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Summary Report for:
11-9013.03 - Aquacultural Managers

Direct and coordinate, through subordinate supervisory personnel, activities of workers engaged in fish hatchery production for corporations, cooperatives, or other owners.

Sample of reported job titles: Aquaculture Cooperative Marketing Director, Aquaculture Director, Aquaculture Program Director, Farm Operations Technical Director, Finfish Aquaculture Specialist, Hatchery Manager, Recirculating Aquaculture Systems Specialist

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Tasks  |  Tools & Technology  |  Knowledge  |  Skills  |  Abilities  |  Work Activities  |  Work Context  |  Job Zone  |  Education  |  Credentials  |  Interests  |  Work Styles  |  Work Values  |  Related Occupations  |  Wages & Employment  |  Job Openings  |  Additional Information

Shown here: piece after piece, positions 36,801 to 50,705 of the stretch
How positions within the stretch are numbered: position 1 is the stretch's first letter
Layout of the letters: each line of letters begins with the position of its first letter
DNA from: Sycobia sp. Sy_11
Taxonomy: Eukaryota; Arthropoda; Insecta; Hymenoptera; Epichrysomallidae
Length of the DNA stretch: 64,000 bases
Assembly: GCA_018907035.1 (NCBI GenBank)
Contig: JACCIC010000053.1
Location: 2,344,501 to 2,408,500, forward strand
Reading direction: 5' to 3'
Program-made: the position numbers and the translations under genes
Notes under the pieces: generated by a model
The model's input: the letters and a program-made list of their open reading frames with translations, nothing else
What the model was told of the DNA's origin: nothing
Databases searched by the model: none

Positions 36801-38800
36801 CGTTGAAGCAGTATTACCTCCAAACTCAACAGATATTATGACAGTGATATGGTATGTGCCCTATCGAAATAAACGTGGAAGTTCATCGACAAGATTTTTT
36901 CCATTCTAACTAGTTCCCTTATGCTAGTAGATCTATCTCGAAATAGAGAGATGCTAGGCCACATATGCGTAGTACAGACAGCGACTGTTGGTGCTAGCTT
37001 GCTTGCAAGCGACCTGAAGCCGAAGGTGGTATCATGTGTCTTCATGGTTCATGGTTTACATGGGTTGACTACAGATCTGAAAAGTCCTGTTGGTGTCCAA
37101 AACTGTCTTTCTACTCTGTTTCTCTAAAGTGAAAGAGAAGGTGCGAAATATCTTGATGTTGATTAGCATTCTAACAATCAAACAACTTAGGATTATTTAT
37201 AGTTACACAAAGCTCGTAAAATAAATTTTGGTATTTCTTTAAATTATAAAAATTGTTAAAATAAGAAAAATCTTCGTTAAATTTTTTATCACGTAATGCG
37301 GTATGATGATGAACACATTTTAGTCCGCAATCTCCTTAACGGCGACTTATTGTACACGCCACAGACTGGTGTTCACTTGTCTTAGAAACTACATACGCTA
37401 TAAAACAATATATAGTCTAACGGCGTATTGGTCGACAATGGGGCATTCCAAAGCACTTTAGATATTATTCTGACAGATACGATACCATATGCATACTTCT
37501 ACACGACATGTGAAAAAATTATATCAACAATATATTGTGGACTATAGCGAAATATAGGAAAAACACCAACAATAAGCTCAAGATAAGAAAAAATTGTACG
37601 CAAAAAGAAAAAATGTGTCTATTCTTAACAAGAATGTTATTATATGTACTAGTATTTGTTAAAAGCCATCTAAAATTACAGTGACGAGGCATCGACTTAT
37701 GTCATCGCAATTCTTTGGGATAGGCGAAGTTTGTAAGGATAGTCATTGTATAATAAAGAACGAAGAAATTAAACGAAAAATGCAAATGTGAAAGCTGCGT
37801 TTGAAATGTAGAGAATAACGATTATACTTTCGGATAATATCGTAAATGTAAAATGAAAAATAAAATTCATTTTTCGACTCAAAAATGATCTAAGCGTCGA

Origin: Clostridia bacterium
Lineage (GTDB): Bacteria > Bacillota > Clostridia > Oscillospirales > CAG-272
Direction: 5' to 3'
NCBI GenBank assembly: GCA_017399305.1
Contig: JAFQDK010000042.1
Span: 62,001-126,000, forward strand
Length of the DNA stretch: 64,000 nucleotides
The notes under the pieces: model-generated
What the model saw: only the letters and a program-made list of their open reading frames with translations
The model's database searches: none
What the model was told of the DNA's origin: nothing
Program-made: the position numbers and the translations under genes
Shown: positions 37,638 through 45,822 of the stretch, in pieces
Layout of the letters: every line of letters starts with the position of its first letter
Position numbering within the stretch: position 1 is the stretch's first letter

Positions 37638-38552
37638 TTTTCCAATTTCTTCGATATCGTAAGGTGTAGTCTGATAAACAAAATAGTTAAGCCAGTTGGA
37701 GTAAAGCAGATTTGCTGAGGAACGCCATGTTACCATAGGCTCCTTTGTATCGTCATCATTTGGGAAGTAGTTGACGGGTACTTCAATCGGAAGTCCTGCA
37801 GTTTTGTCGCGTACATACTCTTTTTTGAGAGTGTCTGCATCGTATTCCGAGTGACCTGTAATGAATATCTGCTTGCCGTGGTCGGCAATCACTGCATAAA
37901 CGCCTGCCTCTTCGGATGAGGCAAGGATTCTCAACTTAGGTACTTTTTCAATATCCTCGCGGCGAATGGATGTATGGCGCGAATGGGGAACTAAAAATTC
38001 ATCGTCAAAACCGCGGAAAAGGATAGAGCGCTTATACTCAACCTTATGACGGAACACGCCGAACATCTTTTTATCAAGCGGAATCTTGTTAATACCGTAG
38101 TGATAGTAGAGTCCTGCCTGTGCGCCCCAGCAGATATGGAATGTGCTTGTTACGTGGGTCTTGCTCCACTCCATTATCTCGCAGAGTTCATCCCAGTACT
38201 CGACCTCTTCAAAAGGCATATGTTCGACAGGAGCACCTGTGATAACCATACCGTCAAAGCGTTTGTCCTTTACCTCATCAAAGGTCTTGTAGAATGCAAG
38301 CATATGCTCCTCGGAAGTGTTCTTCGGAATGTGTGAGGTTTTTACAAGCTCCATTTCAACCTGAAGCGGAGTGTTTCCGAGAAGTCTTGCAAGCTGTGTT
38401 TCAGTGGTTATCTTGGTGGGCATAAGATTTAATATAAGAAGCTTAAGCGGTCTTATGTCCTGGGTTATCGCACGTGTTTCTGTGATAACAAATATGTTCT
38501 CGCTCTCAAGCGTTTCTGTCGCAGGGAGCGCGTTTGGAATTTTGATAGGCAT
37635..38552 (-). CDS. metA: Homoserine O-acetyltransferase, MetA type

Tasks

  • Grow fish and shellfish as cash crops or for release into freshwater or saltwater.
  • Supervise and train aquaculture and fish hatchery support workers.
  • Collect and record growth, production, and environmental data.
  • Conduct and supervise stock examinations to identify diseases or parasites.
  • Account for and disburse funds.
  • Devise and participate in activities to improve fish hatching and growth rates, and to prevent disease in hatcheries.
  • Monitor environments to ensure maintenance of optimum conditions for aquatic life.
  • Direct and monitor trapping and spawning of fish, egg incubation, and fry rearing, applying knowledge of management and fish culturing techniques.
  • Coordinate the selection and maintenance of brood stock.
  • Direct and monitor the transfer of mature fish to lakes, ponds, streams, or commercial tanks.